ASKSAGE: Sage Q&A Forum - RSS feedhttps://ask.sagemath.org/questions/Q&A Forum for SageenCopyright Sage, 2010. Some rights reserved under creative commons license.Sat, 21 May 2011 18:49:08 +0200Difference between f and f(r)https://ask.sagemath.org/question/8123/difference-between-f-and-fr/I was experimenting with symbolic functions, and I was wondering what is the difference between these two forms of creating one:
sage: f1 = function('f', r)
sage: f2(r) = function('f', r)
I have made some experiments [in this Sage worksheet](http://flask.sagenb.org/home/pub/64/), but except for some output differences, I don't know what will happen if I try to differentiate them, integrate them, put them into an equation, etc.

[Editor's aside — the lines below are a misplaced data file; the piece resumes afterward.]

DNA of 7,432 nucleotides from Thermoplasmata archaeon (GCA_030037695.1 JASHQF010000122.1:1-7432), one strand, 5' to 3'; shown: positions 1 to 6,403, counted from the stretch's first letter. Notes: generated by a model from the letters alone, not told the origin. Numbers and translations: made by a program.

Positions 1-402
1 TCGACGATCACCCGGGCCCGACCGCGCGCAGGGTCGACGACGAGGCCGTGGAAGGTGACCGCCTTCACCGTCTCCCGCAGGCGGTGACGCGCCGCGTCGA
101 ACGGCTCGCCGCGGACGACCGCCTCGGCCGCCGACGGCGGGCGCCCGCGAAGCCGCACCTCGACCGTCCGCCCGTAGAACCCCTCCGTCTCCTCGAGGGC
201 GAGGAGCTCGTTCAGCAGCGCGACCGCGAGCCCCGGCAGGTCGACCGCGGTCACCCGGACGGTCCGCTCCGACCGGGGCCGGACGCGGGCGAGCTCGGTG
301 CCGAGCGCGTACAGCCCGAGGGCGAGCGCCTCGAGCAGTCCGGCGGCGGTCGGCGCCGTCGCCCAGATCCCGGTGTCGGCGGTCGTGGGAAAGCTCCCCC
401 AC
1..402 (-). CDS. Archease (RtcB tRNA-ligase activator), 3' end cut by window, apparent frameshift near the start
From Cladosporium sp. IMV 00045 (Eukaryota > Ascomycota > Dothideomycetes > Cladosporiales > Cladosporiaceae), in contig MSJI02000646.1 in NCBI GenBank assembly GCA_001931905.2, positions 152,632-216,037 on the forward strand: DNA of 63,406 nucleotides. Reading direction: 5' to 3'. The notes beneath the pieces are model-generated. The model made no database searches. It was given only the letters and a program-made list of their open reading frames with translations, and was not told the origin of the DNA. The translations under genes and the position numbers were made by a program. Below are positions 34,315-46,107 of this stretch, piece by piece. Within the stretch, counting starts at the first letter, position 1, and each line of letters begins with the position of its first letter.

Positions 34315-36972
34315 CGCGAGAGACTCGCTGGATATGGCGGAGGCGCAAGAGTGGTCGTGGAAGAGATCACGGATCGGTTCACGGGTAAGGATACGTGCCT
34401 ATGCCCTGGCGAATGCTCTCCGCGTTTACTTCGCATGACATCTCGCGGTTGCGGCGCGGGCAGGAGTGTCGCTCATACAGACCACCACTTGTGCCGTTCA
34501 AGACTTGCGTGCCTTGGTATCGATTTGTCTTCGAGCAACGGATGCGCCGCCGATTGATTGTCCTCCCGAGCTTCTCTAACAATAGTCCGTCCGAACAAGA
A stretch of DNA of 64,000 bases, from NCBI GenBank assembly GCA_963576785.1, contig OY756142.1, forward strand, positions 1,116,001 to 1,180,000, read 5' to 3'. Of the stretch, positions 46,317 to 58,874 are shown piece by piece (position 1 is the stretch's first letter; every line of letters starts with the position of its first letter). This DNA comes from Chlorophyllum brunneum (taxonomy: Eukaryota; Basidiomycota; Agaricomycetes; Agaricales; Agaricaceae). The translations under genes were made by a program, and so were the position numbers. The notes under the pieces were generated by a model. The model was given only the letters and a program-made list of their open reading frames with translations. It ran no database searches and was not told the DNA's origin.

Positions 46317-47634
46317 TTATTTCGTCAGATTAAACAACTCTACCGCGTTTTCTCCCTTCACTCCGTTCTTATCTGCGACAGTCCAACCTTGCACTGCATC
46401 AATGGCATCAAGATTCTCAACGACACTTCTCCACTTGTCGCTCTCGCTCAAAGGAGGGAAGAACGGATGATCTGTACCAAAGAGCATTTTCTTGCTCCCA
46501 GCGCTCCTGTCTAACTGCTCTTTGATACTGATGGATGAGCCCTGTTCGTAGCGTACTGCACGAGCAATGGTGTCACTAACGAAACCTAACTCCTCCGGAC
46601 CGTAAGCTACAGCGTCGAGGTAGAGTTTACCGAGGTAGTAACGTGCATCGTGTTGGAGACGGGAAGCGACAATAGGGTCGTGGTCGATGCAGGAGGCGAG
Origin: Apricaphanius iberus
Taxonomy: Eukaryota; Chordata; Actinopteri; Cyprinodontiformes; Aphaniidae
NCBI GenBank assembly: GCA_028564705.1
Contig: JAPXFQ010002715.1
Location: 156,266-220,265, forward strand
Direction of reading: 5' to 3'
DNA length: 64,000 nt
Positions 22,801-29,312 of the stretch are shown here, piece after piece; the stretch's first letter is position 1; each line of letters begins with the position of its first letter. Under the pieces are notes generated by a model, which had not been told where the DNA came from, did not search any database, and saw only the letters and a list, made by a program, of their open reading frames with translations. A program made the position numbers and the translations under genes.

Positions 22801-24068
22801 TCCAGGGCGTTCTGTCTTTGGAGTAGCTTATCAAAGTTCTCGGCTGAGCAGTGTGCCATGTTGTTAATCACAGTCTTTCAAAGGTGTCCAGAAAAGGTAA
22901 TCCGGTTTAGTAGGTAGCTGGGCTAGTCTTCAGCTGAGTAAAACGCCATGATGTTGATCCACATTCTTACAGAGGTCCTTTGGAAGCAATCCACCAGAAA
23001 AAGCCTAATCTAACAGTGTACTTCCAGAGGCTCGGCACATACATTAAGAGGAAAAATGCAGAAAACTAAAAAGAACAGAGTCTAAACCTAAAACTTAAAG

Any ideas?Sat, 21 May 2011 06:14:49 +0200https://ask.sagemath.org/question/8123/difference-between-f-and-fr/Answer by kcrisman for <p>I was experimenting with symbolic functions, and I was wondering what is the difference between these two forms of creating one:</p>
<pre><code>sage: f1 = function('f', r)
sage: f2(r) = function('f', r)
</code></pre>
<p>I have made some experiments <a href="http://flask.sagenb.org/home/pub/64/">in this Sage worksheet</a>, but except for some output differences, I don't know what will happen if I try to differentiate them, integrate them, put them into an equation, etc.</p>
<p>Any ideas?</p>
https://ask.sagemath.org/question/8123/difference-between-f-and-fr/?answer=12369#post-id-12369First off, what is missing here (but is in your worksheet) is `var("r")` at the beginning. Otherwise your first one is calling R!